Finally setting up my first real shaping room, dedicated full time to shaping, won’t be used for any other purpose (well glassing in the same room, but this is a huge step up for me). I’m stoked! Was wondering if anyone had any good tips/setup techniques that they’ve adopted or adapted over the years. I know most of the obvious things: blue/green walls (flat paint to absorb light I heard is best), sidelights just above rack height, etc. Anyone have less obvious tips that have worked well for them over the years? I have checked the archives and looked at as many shaping room photos as I can find to kinda spy on your operations. Any cool tips would be appreciated.
None yet! Maybe I’m just asking stupid questions again. Or maybe… no one wants to share their secrets… hmmm.
I know that there are not many “secret shaping bay mysteries” out there, was just hoping for ideas I hadn’t yet thought of before I begin to outfit mine. Plus I’m bored at work and can’t stop thinking about my new bay
It is a good idea to make your sidelights adjustable in height. One method I've seen is to mount vertical shelving tracks to the wall and hook the lights on those. Minor changes can make big differences in how shadows are cast across the board.
Thanks. Good tip. Are 4’ lights adequate or should I shell out more for 8 footers? I’ll mostly be bulding boards 8’ or shorter.
I shape and glass in the same area and one tip I would like to let you onto is make sure you have and way to keep your glassing stuff from getting foam dust all over it. For instance I have a book shelf like thing that I can close while I am shaping to help keep dust off the glassing stuff. Also make sure you have enough space for a small table or something where you can measure out resin, mix colors and lay out glassing emergency stuff like an extra pair of gloves, paper towels and what not. If I had to rebuild my shed again I would make it a little longer so I could fit a bigger table to work on in there. If I think of anything else I will chime in… Good luck and having a dedicated work area will make shaping and glassing a lot easier for you.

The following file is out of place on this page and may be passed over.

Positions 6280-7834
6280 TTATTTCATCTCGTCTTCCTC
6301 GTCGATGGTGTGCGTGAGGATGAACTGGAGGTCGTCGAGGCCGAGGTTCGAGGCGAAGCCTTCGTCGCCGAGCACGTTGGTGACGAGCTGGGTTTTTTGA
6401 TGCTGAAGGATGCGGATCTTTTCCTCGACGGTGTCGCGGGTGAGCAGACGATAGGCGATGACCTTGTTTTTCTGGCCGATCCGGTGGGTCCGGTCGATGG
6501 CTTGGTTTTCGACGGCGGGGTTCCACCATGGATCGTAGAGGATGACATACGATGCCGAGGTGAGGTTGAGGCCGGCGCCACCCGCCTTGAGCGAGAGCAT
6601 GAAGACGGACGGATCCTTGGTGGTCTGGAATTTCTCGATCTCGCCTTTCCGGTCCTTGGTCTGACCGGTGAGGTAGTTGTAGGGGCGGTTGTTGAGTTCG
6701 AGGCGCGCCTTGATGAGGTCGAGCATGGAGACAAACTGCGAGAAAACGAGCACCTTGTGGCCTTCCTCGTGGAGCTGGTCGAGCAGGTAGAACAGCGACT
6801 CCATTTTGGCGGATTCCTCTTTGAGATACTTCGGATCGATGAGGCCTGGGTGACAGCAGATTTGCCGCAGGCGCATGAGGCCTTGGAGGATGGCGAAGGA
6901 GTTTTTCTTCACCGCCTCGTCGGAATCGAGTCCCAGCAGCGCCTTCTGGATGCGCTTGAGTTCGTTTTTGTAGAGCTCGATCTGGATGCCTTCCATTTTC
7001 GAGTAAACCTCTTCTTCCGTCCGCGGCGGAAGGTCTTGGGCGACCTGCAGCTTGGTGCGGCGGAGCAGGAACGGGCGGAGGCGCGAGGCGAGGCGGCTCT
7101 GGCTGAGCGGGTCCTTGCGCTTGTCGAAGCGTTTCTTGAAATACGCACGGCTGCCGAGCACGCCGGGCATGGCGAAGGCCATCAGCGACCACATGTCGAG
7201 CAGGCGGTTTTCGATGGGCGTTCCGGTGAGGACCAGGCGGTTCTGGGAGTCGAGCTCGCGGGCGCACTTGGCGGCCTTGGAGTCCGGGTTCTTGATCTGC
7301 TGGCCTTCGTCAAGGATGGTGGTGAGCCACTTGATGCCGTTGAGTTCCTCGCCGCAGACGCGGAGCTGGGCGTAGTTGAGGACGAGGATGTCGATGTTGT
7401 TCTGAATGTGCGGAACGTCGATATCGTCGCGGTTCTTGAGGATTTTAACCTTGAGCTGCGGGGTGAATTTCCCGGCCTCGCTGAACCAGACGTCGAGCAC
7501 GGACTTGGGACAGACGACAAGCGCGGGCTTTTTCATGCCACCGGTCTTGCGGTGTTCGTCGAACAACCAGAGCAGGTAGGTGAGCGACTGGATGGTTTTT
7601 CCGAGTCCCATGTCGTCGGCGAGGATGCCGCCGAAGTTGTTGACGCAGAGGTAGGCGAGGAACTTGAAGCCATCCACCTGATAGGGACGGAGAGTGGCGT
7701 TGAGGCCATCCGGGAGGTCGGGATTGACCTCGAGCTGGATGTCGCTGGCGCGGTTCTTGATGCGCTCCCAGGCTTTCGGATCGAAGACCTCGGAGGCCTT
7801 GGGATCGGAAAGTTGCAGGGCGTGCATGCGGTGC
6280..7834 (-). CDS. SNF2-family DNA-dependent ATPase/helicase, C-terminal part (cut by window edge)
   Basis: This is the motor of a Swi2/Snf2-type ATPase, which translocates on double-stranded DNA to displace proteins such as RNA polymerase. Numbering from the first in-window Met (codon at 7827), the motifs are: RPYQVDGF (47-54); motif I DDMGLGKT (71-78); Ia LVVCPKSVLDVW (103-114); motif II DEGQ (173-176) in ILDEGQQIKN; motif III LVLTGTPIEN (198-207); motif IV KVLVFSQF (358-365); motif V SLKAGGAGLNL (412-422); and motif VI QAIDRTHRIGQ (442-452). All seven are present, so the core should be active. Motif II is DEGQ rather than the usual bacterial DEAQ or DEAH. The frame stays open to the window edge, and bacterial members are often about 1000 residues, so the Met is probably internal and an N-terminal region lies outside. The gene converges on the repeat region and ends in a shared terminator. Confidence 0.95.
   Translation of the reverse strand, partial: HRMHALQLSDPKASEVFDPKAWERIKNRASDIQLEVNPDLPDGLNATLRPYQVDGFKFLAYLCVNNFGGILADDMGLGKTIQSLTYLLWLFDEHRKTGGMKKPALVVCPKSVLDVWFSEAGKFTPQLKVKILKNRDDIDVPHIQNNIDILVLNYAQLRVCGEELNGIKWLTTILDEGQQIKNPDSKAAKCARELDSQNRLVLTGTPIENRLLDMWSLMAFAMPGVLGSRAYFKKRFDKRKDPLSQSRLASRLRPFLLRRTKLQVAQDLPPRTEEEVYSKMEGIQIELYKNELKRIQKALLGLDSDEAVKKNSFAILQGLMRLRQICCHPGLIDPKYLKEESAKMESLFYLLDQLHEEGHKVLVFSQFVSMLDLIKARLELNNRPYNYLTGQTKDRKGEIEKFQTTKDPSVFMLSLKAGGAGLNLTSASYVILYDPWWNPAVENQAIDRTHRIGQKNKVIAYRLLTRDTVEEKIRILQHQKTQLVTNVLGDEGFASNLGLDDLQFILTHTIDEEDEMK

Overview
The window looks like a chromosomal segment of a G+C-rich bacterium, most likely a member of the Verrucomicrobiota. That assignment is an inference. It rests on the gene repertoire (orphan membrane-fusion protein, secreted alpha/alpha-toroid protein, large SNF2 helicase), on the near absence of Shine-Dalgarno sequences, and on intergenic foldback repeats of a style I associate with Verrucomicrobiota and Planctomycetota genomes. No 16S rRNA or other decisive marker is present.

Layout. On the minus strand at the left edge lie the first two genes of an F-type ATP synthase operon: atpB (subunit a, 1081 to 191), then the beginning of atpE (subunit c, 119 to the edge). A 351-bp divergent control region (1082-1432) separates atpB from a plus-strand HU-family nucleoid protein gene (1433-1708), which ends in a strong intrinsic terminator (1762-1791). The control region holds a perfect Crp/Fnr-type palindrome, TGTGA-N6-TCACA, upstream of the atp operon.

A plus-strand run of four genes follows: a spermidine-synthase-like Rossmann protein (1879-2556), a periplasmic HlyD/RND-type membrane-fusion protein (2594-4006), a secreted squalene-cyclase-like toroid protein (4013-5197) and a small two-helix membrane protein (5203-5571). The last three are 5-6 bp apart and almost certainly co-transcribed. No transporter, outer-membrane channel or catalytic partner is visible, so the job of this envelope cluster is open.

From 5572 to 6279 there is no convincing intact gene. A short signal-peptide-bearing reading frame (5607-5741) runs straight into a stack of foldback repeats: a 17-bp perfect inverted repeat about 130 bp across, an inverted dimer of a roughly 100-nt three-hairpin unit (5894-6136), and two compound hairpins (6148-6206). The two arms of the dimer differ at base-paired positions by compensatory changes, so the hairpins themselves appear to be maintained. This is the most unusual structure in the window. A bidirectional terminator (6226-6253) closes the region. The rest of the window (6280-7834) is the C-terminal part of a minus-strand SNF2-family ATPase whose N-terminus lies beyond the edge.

Make a wall mounted box to keep your rolls of glass clean when your not using them. I have seperate rooms for shaping glassing and sanding but still get dust everywhere.
Make the shelves on top your sidelights able to hold a lot of stuff, mine are flimsey, odds and ends are fallinfg onto the floor all the time. Making those shelves stronger and more easily adjustable is my next upgrade.
Hey thanks guys. And yeah that was a concern of mine, since I will be shaping and glassing in the same room. Keeping out foam dust of everything as much as possible makes good sense. Think I’ll build some box shelves on the far wall and maybe cover them with a small piece of tarp when shaping, then roll up the tarp oput of the way when glassing. Was concidering mouting a rod type glass roller on the wall (like a big toilet paper roll) and build a hindged box to cover it when not in use.
Has anyone tried the shop-vac-connected-to-the-chip-ejector-on-the-planer trick? If so, what were the results? Seems kinda annoying to me. Is it worth the cleanliness factor. I’ve seen were shapers wikll hang the hose above their shaping racks with a hook and weight system thing to keep it up out of the way. Is this overkill?
Cool, thanks guys. Keep ‘em comin’ if ya got anymore good tricks.
Settin up a vac hose is so nice but a pain to get right. I am redoing mine but it saves hours of vacuming dust if you start doing a few boards a week.
Do a search on this site for shaping room dimensions. The width is very critical for working efficiently and for the lights to work properly.
Do a search on Surline. They have a whole series on shapers shaping rooms. Just by studying the pictures I learned a few tricks and took some ideas from the pros.
The T8 (smaller diameter tubes) 8' fixtures are more energy efficient and are easier to tuck under a shelf.
If you want to be low key, fiberglass insulation in the walls will cut down on noise but only if the room is sealed, ie you will need an air conditioner. If you can, insulate the ceiling as well and cover it all with drywall.
You are going to need a compressor. I put mine in a room next door to the shaping room. I learned a while ago that a good belt drive oil lubricated 220v is quieter and uses less electricity. The oil less ones are loud as hell.